Family and its protective effect: Part 1 of the Independent Family Review

Foreword by Dame Rachel de Souza (Children’s Comissioner for England)

I have dedicated my career to transforming the education of children across the country. Outstanding schools and teachers have the power to change the lives, outcomes, and success of children no matter where they grow up, no matter what circumstances they are born into.

I believe that family is the only other factor that can have that same or even more of a transformative effect. The influence of family reaches far and holds immense power. It is the prism through which we go on to discover the world, and the foundation for our path in life.

The last few years have been challenging for everyone and the pandemic has reaffirmed the importance of family and relying on their support during difficult times. Now, more than ever, it is vital that we understand, celebrate, and appreciate the importance of family in everyone’s lives, especially children.

We know that if children have happy and supportive families, they are more likely to succeed later-on in life. They are more likely to have healthy relationships. They are more likely to have happy lives.

That is why, when the Government asked me to research what the modern family looks like, I didn’t think twice. For the answer, I turned to families themselves. Families all across the UK and England told me what family means to them – about who is in their family, how their family shapes their lives, and where they turn to for support if they need it. It has been a privilege to hear their stories.

I am so proud of this Review. Our research has produced unique and comprehensive insight into family life today, drawing on novel qualitative and quantitative data and analysis.

I have heard about the power that family holds. A power that provides a shield from life’s challenges – a protective effect against adversity. Families recognise it and those who work with them acknowledge it.  And importantly, for the first time, this Review proves and quantifies exactly what the protective effect of family is.

The research shows it’s more about the quality of family relationships than the composition or relative position of the family in society. It’s about strong and lasting relationships, relying on each other, and spending time together. And believing you could rely on family in time of crisis is associated with significantly higher overall well-being. Family can insulate us from the harshness of difficult times and so looking into the short term, and long term, we must protect it and support it in whatever ways we can.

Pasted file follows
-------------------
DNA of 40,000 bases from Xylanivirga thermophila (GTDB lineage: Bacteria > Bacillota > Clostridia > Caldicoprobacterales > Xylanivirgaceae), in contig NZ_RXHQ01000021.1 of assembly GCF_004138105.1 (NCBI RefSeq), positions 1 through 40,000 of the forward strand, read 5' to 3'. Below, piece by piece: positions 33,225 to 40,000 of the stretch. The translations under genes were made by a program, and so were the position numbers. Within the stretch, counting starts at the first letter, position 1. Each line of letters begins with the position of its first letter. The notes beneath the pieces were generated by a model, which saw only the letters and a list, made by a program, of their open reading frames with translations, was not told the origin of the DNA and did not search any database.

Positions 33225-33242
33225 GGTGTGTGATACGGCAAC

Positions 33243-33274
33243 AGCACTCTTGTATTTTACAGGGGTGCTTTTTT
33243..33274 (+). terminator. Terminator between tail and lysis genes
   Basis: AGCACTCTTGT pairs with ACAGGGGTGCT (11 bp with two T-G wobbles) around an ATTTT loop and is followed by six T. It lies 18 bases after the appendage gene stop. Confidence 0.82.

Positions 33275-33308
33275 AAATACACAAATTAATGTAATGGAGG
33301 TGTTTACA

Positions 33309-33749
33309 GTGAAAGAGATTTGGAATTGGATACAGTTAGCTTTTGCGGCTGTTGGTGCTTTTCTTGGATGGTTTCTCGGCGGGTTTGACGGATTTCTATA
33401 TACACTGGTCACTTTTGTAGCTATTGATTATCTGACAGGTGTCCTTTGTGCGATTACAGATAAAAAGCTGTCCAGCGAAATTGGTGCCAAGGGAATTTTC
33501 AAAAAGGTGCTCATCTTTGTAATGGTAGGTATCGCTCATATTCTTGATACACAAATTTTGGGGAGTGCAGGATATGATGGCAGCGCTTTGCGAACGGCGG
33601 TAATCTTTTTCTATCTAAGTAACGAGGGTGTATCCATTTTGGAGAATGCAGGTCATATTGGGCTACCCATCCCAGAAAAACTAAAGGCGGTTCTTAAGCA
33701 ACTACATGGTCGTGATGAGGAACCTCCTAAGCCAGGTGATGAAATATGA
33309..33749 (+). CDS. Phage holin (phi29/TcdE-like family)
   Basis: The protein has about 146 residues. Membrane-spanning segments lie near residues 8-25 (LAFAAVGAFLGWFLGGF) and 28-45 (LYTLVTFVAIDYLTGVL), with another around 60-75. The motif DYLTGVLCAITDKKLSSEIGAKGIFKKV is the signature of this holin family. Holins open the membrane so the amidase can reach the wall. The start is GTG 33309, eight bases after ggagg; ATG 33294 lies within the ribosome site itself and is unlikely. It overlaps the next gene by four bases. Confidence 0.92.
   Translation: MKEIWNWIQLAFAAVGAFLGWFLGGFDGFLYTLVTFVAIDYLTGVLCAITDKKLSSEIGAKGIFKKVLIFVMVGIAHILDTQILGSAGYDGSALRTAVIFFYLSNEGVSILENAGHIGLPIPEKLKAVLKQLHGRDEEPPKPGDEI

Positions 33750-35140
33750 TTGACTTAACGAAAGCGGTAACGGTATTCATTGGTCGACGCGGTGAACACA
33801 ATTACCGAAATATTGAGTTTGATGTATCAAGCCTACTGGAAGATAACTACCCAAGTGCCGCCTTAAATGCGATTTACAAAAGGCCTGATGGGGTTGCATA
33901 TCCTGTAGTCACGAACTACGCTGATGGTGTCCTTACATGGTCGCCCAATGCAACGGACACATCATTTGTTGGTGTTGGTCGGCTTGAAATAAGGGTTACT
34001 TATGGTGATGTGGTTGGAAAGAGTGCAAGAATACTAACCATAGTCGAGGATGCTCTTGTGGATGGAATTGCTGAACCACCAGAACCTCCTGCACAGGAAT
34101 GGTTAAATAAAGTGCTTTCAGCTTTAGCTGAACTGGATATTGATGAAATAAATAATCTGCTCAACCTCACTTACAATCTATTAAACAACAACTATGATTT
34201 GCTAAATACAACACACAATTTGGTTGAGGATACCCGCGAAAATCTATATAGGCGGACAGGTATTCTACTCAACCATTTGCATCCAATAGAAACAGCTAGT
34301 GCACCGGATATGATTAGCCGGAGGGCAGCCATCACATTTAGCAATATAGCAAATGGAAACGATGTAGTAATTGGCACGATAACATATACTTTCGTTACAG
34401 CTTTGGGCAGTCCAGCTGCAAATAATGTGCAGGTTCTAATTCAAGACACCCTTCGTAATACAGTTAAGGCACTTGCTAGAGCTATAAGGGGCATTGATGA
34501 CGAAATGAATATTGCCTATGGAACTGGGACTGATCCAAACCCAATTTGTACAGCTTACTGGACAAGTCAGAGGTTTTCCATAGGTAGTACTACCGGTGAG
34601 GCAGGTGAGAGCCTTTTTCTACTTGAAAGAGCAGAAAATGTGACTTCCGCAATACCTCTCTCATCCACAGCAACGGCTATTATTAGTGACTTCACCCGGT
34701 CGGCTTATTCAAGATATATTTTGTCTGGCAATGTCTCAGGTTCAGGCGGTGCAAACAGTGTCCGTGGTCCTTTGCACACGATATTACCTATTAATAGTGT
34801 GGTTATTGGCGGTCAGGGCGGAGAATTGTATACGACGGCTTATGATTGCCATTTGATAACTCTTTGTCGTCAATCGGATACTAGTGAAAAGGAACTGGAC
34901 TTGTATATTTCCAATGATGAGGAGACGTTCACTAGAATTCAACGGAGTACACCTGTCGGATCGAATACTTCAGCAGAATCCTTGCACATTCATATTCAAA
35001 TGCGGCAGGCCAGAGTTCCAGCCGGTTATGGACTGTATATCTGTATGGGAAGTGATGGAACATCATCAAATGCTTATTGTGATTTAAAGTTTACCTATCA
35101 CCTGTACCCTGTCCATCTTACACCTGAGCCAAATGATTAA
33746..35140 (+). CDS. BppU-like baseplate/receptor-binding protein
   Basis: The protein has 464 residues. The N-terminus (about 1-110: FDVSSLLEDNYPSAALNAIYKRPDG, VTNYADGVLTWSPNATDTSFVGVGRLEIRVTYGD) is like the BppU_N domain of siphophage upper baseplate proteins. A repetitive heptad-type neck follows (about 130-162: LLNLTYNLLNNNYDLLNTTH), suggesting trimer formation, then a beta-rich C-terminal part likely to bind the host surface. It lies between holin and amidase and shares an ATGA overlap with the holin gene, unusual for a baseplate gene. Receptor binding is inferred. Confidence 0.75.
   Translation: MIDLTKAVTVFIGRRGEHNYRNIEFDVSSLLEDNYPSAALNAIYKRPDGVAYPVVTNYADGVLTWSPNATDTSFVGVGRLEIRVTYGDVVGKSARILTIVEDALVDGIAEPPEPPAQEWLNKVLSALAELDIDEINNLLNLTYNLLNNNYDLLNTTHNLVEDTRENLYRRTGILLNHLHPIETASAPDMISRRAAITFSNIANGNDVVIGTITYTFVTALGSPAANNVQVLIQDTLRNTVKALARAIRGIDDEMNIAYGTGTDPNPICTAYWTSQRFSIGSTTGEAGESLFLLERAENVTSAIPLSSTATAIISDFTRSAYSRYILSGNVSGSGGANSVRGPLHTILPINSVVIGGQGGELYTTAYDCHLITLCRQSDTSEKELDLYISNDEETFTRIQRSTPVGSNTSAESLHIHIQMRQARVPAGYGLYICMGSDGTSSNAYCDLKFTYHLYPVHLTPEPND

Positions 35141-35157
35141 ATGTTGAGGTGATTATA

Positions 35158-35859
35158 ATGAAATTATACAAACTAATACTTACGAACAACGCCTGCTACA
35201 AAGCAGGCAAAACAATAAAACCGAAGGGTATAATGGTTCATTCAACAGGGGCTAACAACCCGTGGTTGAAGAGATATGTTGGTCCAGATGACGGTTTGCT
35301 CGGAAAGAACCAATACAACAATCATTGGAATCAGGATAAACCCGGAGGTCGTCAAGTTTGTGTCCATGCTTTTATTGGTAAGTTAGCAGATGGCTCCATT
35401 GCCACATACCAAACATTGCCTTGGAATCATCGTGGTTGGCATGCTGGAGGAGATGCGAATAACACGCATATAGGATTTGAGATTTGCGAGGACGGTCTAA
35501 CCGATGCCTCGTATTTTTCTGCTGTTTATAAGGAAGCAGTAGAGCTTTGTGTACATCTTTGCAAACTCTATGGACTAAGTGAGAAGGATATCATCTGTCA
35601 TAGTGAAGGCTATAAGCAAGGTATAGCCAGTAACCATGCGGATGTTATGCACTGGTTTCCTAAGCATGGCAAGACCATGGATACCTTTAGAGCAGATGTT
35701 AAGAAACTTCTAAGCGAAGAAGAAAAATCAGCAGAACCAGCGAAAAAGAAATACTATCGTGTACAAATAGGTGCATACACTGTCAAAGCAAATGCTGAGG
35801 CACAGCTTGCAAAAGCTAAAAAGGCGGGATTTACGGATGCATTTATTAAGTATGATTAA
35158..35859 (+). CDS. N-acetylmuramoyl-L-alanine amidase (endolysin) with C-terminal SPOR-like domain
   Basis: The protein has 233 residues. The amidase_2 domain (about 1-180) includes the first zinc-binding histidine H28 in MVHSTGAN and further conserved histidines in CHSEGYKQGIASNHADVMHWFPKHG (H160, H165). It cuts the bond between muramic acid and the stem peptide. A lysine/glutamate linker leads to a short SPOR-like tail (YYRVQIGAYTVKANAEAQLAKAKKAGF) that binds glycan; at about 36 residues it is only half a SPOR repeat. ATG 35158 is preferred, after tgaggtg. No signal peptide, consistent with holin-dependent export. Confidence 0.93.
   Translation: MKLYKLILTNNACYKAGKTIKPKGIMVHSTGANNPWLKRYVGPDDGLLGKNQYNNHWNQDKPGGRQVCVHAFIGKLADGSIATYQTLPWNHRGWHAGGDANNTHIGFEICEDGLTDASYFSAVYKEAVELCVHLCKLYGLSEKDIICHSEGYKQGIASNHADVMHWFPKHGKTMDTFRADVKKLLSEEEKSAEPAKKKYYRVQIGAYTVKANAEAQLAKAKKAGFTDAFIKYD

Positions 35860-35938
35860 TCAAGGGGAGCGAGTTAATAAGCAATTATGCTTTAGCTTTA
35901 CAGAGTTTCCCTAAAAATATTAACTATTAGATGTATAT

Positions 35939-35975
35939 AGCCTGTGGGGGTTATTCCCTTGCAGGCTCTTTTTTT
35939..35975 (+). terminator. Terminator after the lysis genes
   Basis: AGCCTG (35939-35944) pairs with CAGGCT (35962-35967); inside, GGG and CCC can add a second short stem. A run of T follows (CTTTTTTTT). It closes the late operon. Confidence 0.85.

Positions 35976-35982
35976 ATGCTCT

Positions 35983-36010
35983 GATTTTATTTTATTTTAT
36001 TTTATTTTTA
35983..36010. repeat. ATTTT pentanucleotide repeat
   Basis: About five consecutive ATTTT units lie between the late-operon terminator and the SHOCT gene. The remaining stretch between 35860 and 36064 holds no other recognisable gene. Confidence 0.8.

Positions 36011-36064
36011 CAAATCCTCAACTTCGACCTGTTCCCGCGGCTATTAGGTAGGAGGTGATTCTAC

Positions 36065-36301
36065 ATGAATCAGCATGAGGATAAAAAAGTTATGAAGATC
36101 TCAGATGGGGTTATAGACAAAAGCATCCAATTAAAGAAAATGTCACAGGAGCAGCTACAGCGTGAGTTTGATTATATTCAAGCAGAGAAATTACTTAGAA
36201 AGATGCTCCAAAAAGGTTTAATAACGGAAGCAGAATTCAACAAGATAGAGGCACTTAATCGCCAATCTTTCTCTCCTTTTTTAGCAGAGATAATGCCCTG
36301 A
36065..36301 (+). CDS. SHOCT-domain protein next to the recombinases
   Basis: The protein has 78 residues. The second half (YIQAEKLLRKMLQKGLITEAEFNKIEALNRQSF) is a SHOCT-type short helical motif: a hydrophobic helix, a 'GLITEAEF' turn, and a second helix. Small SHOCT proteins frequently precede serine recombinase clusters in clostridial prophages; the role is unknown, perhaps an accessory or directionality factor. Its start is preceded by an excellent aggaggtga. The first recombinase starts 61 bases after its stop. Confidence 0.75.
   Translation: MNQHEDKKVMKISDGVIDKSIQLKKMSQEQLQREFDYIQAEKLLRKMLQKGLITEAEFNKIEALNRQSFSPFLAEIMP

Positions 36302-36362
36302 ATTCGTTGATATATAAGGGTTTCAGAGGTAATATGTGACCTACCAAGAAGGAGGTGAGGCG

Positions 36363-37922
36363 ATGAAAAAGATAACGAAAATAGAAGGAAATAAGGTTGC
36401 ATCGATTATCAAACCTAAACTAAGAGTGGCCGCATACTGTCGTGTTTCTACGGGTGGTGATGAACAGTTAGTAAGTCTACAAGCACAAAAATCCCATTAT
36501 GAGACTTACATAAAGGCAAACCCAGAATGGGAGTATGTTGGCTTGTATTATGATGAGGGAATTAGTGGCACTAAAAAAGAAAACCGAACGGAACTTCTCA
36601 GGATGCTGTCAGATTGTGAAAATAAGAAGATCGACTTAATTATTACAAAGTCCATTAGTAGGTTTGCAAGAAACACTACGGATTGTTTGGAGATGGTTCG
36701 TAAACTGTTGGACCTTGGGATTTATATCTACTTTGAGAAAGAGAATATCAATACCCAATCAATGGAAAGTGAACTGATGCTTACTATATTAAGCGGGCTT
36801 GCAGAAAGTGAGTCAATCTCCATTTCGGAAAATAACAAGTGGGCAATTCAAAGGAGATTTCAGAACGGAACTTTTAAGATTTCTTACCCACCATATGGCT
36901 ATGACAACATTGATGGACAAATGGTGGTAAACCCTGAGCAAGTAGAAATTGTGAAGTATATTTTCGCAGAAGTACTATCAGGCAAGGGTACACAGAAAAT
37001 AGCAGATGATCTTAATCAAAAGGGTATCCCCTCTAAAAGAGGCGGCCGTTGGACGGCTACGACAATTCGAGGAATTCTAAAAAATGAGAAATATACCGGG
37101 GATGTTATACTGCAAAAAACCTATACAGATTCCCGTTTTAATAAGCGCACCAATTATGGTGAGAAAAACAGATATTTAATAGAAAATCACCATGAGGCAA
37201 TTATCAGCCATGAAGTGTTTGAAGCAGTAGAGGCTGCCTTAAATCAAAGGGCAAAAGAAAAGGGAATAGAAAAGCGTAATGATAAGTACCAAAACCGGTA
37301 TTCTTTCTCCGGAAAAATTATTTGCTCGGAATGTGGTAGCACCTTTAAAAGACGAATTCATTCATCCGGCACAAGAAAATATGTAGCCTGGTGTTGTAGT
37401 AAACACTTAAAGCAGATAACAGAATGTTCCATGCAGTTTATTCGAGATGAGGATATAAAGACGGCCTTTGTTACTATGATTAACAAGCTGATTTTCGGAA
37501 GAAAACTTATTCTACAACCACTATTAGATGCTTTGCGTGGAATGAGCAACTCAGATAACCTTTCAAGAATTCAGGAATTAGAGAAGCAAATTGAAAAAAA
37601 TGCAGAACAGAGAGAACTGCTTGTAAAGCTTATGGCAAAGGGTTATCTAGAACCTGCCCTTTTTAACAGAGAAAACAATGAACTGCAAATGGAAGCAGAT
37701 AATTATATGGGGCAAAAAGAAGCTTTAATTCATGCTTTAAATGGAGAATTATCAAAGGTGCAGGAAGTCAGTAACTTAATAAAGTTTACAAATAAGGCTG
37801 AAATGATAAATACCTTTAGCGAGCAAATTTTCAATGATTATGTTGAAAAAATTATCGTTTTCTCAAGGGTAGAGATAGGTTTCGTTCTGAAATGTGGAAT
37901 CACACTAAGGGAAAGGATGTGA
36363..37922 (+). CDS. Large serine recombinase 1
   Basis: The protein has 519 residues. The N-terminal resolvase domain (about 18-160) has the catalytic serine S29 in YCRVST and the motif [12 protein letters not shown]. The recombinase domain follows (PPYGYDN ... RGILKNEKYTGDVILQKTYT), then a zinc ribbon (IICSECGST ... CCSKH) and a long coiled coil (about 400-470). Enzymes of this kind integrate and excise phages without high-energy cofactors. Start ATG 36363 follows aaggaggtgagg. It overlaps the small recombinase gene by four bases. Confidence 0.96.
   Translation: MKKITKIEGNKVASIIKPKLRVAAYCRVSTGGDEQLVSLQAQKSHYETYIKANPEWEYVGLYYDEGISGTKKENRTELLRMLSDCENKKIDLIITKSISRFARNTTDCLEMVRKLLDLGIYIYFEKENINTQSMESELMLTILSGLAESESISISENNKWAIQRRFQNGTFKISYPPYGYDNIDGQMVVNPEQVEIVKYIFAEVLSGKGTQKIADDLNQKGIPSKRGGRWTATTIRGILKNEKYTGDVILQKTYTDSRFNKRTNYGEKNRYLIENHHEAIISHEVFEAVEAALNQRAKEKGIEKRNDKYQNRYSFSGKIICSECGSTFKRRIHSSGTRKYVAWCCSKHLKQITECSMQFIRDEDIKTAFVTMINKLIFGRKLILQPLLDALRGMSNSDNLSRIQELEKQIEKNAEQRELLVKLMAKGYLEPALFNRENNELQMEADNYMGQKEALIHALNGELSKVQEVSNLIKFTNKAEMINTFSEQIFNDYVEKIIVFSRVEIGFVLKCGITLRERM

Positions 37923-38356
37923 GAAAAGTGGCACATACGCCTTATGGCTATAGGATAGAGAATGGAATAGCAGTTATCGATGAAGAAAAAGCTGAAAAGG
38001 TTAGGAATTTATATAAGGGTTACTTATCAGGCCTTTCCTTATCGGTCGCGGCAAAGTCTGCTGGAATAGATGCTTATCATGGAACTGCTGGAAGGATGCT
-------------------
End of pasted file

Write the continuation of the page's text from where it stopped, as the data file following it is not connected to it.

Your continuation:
For a lot of families, this protection and support will come from their own networks – parents, grandparents, friends. Families around the country told me how much they loved and valued their family, how important it was to them, and how much they cherished it.

Most families will choose to access professional services to support them at various stages of family life, like health care workers or post-natal care. We need to make sure that these services can be easily accessed by everyone and provide good quality care.

For a small percentage of families who are really struggling, protection and support may need to come from elsewhere.  When strong and positive relationships – with professionals and peers –  were in place, help was often welcome and valued with many services doing an exception job of supporting families. But I also heard of the challenges faced by those accessing support, from unnecessary barriers that brought stigma and complication, to high thresholds for help. This needs to change.

For children in care there must be no gaps in support. We must take our role as a corporate parent for children in care seriously. We must ask ourselves, would this be good enough for my child? And if the answer is no, then we must do better. Children in care deserve the same things as all other children – love, support, and long-lasting relationships. We need the services that support children in care to make this happen.

This ground-breaking research has provided us with a deep understanding what families look like. Their experience of family influences and impacts every part of their lives, inside and outside of the family home. For children it shapes their future. This is why, the Government needs to prioritise how they can put families at the heart of all of policy decisions. This is the moment to make a difference in every family’s life.

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